‘Human cost’ must be factored into school sexual abuse redress scheme, group says

Call for religious orders to be involved in compensation payments to survivors

Policymakers should take into account the “human cost” of childhood sexual abuse in schools when designing a redress scheme, as well as the financial cost, an organisation representing affected adults has said.

On Monday, The Irish Times reported details of unpublished Government documents that say broadening the State’s redress scheme for people abused in school will expose the exchequer to “unquantifiable and potentially enormous costs”.

The briefing note outlines that the State’s existing redress scheme has a “limiting factor” – namely that only those who issued proceedings against the Minister before July 2021 can apply for it.

“Any such scheme which is open more broadly to anyone who suffered abuse in a day school will arise in unquantifiable and potentially enormous costs to the exchequer,” the briefing note states.


Deirdre Kenny, advocacy director and deputy chief executive of One in Four, a charity that supports adult survivors of childhood sexual abuse, said compensation could be important for survivors to come to terms with what happened to them.

“Compensation is something that comes to the fore, mostly when people are trying to come to terms with harm, and they reflect on their lives and realise there are actually consequences for what happened,” she said.

“Financial compensation is actually rarely about the money. It’s often an acknowledgment of the harm; that they were not at fault.”

Ms Kenny said it would “make sense” for the existing scheme to be extended to include all those affected by historical sexual abuse in schools.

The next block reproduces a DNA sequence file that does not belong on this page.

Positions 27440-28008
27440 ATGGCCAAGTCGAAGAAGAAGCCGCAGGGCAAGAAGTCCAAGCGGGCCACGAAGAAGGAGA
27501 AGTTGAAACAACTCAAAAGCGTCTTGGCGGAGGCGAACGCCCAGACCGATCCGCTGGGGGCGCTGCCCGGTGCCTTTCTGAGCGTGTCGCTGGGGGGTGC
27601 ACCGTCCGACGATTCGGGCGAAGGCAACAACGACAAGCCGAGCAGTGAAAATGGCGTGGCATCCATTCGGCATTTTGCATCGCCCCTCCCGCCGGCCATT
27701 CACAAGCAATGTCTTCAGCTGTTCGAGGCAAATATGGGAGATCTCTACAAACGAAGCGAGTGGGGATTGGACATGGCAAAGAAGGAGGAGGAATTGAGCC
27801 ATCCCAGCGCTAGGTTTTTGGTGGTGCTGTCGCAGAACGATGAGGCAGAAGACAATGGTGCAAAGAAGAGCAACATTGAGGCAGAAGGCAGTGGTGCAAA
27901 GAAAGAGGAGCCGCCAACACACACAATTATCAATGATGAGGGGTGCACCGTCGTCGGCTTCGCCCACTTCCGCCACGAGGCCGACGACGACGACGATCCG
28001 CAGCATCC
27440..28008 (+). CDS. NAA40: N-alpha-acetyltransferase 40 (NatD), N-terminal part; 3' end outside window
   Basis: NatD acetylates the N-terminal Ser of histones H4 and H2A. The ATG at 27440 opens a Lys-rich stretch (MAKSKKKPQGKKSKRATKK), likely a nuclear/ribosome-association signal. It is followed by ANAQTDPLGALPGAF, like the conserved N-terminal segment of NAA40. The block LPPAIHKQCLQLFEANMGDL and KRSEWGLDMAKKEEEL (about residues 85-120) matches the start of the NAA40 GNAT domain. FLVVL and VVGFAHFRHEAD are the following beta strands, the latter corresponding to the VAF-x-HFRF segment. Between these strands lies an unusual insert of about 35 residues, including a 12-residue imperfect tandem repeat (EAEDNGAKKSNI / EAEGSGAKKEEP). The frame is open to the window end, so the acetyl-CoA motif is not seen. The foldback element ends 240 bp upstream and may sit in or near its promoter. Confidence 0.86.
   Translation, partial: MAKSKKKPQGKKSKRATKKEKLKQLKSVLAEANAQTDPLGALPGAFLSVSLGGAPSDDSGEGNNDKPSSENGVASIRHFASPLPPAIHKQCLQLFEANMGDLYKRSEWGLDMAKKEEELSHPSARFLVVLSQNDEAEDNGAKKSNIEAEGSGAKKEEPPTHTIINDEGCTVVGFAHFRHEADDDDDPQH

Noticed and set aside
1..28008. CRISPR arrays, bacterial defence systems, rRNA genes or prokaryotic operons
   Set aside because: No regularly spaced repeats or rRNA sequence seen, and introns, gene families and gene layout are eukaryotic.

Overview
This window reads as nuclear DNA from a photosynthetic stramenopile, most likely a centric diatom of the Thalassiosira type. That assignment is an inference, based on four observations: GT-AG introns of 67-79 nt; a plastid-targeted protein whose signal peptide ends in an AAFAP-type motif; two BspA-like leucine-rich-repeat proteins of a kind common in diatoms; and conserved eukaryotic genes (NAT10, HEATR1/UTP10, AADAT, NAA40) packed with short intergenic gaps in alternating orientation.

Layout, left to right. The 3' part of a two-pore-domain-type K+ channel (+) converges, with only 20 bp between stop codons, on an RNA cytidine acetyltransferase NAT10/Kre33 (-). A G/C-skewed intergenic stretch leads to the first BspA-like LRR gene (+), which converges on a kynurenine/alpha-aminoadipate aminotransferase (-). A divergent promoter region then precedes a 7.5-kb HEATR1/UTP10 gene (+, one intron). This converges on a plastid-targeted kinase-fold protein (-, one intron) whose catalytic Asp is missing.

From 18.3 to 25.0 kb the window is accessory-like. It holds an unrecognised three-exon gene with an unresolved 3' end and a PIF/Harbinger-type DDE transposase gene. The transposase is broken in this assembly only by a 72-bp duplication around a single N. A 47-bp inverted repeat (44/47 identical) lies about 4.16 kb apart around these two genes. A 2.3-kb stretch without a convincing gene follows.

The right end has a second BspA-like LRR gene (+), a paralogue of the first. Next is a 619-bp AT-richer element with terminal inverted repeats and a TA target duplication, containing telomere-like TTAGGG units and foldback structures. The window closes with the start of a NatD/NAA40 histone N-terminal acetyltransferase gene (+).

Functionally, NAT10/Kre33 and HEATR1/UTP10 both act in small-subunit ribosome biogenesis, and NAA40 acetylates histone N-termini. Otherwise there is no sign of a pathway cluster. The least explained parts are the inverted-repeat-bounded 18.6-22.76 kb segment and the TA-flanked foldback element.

“If it’s not opened up, it will make life a lot more difficult for survivors going forward. But in terms of whether the Government is fully responsible for compensation, I think the religious orders should also be brought into the fold. I think responsibility is held by both,” she added.

“There is a redress scheme there already that has worked well for people who come within the remit and surely it would make more economic sense to open that up. The human cost must be to the forefront of decision-makers’ minds, sometimes that isn’t always taken into account.”

Prof Conor O’Mahony, the State’s former special rapporteur on child protection, said while there had been recent revelations of historical sexual abuse in certain schools, it was not a new issue and had been “ventilated” for the past 20 years.

“A lot of the people who are affected by this have already come forward and so, while it is unquantifiable, I think that’s fair to say, I don’t think we’re looking at an endless floodgate situation either. I think the numbers are likely to be in the hundreds rather than the thousands at this stage,” he told RTÉ Radio 1’s Today with Claire Byrne.

Prof O’Mahony said irrespective of the level of costs, the State had an obligation to provide a remedy to people affected, following a decision by the European Court of Human Rights.

“It is no defence to that legal obligation to say that something could be very expensive. The obligation applies irrespective of the level of costs,” he added.

Shauna Bowers

Shauna Bowers

Shauna Bowers is a reporter for The Irish Times